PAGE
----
UI end-to-end testing gubbins to use within test cases
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RobotEyes can help you end-to-end test your AS3 app

Inspired by a hybrid of WindowLicker (for Java) and Drew Bourne's Mockolate (for AS3).

RobotEyes should really be called RobotEyes and RobotFingers. It's called RobotEyes because it was developed for RobotLegs... but then I removed all the RobotLegs dependencies. Ho hum.

The aim is to deliver end-to-end testing to AS3 applications.

Currently I'm only adding functionality as I actually need to make use of it, so feel free to fork and expand.

Functionality included in this version has been tested by incorporation in an end-to-end test of an application. It may well do unexpected things.

What's an end-to-end test?

In TDD speak (Test Driven Development), an end-to-end test is one that proves that your application carries out one of your user stories successfully.

A good example would be that, given a certain viable user/password combination, when the login button is clicked the login procedure completes and whatever application state change is required occurs. Or - that given a blank username, clicking doesn't submit the details to the login service. Or - that given a crappy user/password combination, the login fails and the application handles this gracefully, with user feedback... you get the idea.

End-to-end testing is different from Unit Testing and is additional to it - not a replacement for it. It aims to provide certainty that your actual application works, not just your individual classes, and, in doing so, it'll usually include coverage of any backend services as well.

How do I use RobotEyes?

RobotEyes is designed to integrate with your Unit Testing framework - it was developed for ASUnit 3 but doesn't have any dependencies.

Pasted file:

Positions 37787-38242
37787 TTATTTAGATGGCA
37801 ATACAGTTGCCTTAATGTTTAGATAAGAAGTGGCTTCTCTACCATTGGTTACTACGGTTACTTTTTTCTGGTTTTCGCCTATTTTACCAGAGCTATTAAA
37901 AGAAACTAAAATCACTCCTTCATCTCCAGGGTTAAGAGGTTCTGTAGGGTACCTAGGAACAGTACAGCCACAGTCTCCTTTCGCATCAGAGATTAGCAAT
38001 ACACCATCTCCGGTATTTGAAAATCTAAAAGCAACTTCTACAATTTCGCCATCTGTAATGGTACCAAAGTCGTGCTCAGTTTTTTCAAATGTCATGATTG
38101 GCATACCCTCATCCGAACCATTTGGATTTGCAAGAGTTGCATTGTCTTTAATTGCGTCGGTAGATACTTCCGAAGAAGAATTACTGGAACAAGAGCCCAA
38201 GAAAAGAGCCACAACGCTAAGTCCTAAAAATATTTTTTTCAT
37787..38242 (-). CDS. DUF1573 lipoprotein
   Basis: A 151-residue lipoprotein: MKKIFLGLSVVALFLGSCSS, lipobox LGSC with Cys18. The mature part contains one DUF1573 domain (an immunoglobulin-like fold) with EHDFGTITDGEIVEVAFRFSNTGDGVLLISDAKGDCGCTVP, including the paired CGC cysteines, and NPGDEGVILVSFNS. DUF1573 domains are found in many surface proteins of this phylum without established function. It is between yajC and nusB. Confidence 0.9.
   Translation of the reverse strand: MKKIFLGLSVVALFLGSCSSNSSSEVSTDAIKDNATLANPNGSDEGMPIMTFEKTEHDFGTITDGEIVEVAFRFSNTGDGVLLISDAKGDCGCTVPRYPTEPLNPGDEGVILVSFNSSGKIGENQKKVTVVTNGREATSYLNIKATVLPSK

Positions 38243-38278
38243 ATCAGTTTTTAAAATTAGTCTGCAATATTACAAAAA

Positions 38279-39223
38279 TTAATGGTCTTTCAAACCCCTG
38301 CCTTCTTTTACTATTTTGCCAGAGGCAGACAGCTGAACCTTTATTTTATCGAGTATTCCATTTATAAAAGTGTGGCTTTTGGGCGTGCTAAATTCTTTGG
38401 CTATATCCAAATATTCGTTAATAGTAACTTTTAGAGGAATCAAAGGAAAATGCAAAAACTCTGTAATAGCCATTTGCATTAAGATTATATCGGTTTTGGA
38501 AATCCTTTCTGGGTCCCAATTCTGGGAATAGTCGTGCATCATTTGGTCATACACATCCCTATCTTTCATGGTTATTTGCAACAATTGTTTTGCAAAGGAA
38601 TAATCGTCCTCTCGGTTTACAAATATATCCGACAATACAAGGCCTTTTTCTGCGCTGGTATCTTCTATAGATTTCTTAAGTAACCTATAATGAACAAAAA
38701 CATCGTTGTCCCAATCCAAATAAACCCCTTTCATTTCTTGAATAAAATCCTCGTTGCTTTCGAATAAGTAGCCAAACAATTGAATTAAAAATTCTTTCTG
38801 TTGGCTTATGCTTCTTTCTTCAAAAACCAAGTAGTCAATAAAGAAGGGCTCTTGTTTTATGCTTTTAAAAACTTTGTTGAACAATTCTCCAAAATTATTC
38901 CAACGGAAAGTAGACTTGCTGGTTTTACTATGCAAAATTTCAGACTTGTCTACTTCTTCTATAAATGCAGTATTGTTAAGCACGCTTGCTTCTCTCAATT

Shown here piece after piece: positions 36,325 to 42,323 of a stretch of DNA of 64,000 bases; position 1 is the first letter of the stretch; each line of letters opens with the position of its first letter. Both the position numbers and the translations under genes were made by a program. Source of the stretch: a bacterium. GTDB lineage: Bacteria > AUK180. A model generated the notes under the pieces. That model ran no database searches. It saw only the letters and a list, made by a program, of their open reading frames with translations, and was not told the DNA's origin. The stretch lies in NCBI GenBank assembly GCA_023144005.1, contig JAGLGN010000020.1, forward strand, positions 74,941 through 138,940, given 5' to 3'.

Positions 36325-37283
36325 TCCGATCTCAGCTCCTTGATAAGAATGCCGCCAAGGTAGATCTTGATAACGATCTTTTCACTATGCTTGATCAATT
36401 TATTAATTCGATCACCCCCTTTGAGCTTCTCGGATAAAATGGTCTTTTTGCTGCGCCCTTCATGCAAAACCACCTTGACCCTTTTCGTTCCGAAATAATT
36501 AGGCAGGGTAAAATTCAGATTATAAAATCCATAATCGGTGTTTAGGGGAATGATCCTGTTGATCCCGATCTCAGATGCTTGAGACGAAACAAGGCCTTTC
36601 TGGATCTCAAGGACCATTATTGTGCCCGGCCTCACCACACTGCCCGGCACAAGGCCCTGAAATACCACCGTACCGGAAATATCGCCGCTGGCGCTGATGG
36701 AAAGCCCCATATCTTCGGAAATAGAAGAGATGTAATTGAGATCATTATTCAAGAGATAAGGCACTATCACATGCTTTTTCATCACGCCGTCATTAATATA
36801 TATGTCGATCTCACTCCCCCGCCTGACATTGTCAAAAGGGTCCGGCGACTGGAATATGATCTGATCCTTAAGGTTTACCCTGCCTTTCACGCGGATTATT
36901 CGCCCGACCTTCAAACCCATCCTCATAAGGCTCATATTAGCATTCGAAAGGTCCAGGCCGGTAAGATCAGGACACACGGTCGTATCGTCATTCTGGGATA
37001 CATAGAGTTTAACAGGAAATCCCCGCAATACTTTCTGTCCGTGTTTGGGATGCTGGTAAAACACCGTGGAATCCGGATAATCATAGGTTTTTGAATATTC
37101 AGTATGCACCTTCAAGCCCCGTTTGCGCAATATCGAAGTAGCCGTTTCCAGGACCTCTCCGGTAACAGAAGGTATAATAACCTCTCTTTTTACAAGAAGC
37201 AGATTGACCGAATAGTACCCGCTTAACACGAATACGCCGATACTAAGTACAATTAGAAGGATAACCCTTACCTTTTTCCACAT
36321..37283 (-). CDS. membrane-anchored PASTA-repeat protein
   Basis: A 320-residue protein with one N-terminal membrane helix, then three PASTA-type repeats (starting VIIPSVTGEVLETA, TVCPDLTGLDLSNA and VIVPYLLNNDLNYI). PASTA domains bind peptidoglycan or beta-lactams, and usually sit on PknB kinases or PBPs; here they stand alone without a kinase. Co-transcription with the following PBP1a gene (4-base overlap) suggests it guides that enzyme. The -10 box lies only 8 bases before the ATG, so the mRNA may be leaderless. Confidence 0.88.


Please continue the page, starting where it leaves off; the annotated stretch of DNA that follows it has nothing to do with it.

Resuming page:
The idea is that you set your tests up to use RobotEyes as the user: both to visually verify that certain things appear how they should, and to enter text, press buttons, operate scrollers and so on. RobotEyes provides for this by supplying you with a driver wrapping your UIElements / Views.

If your test requires a TextField nested within a certain view you can grab a driver for that view using:

var textDriver:TextFieldDriver = inViewOf(LoginPanel).getA(TextField).named("username_txt");

The TextFieldDriver provides some useful functions:

textDriver.enterText('User A');

... this sets the text, but also fires the TextEvent.TEXT_INPUT event before, and the Event.CHANGE event after, just as if a real people type person had edited it.

Then you can also use the TextFieldDriver.checkText('Blah') function in a test:

assertTrue('TextField starts blank', (textDriver.(checkText(''))));

If you want to be specific about the view containing the view you're hooking into - for example, if you have a view that recurs in your app you can nest 'inViewOf' - start at the outside and work inward:

var textDriver:TextFieldDriver = inViewOf(StatsReportScreen).inViewOf(DateTimeWidget).getA(TextField).named("weekdayAbbreviation_txt");

You can also:

Get an interactive object (in this case by specifying a property) and click it:

var buttonDriver:InteractiveObjectDriver = inViewOf(InterestingView).getA(Sprite).withProperty('name', 'btn_login');

This will dispatch a MouseEvent.CLICK from the button / sprite / whatever you specified.

List of helpers for the InteractiveObjectDriver: click(); mouseOver(); mouseOut(); mouseDown(); mouseUp(); rollOver(); rollOut();